The University of Brighton has teamed up with seven highways authorities and their main contractors to launch a Highways Engineering MSc, billed as the first course designed specifically for local authority highways managers.
Local authorities and their contractors in the south-east, including Brighton & Hove, West and East Sussex, Surrey, Hampshire, Kent and Medway councils, along with Balfour Beatty, May Gurney and Amey, plan to fund 16 places on the new masters course which has been developed with the university.
The first intake of students will be this month.
Surrey County Council leader David Hodge said the aim for the council was to combine forces and create the excellent heads of highways services of the future.
He said: “People delivering highway services need to be equipped with skills that are hard to acquire on traditional engineering courses. Only by having the best staff can we provide the best services.”
The university believes that the masters course will fill a gap in the market by advancing engineers’ skills and knowledge in contract management and commissioning as well as on the technical aspects of highways engineering.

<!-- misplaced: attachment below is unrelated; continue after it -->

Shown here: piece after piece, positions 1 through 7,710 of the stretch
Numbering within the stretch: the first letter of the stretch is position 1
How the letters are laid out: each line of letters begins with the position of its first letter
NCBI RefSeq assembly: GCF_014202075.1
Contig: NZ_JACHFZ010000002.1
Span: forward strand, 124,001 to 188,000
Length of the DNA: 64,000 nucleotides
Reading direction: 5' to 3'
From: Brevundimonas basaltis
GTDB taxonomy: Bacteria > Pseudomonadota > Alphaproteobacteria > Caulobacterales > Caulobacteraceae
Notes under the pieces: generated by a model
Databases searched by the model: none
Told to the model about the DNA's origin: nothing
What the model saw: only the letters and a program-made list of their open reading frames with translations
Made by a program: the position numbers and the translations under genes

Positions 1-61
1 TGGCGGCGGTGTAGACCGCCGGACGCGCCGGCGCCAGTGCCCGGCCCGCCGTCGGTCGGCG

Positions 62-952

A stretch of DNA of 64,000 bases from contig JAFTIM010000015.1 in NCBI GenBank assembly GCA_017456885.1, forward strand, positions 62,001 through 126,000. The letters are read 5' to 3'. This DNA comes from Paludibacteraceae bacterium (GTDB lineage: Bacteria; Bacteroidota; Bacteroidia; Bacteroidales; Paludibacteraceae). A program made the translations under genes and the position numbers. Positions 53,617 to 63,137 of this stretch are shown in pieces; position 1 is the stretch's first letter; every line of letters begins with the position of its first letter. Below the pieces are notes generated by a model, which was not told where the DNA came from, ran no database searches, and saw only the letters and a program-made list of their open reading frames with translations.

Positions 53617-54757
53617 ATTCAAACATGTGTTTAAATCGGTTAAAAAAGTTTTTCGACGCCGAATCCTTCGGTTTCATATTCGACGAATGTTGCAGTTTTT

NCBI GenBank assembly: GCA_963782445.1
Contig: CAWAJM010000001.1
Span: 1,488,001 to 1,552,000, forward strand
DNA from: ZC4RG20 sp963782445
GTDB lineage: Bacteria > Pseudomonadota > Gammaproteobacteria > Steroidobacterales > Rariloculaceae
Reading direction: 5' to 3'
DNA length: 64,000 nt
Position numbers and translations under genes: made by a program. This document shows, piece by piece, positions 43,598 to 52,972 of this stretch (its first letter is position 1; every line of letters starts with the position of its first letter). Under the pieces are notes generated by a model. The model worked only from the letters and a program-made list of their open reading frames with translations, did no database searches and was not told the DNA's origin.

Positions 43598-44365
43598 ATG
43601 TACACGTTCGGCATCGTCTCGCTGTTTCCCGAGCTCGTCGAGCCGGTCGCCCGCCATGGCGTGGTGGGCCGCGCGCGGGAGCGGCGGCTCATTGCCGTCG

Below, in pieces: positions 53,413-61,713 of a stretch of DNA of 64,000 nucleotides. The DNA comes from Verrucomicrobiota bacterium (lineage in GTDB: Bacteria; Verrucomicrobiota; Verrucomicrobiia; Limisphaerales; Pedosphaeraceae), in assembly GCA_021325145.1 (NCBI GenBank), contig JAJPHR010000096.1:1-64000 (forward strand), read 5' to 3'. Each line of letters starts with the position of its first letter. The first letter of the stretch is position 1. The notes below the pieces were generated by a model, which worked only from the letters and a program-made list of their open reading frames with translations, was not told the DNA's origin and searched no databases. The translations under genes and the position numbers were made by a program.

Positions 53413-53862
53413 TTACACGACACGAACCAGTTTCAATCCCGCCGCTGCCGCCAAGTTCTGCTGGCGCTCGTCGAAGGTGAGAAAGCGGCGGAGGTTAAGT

Dr Mark Jones (pictured), head of the university’s Centre for Collaboration and Partnership, said: “This is another excellent example of the university and employers working closely together to ensure that programmes of study are aligned with the needs of specific sectors.”
Some councils, having to rationalise staff in the past, have lost technical expertise and knowledge base. The authorities are collaborating and bringing resources together to ensure that this mistake isn’t repeated during the current downturn.
They want highway engineers to gain good management and technical skills and so have championed the need for a qualification that reflects the changes in the local authority role.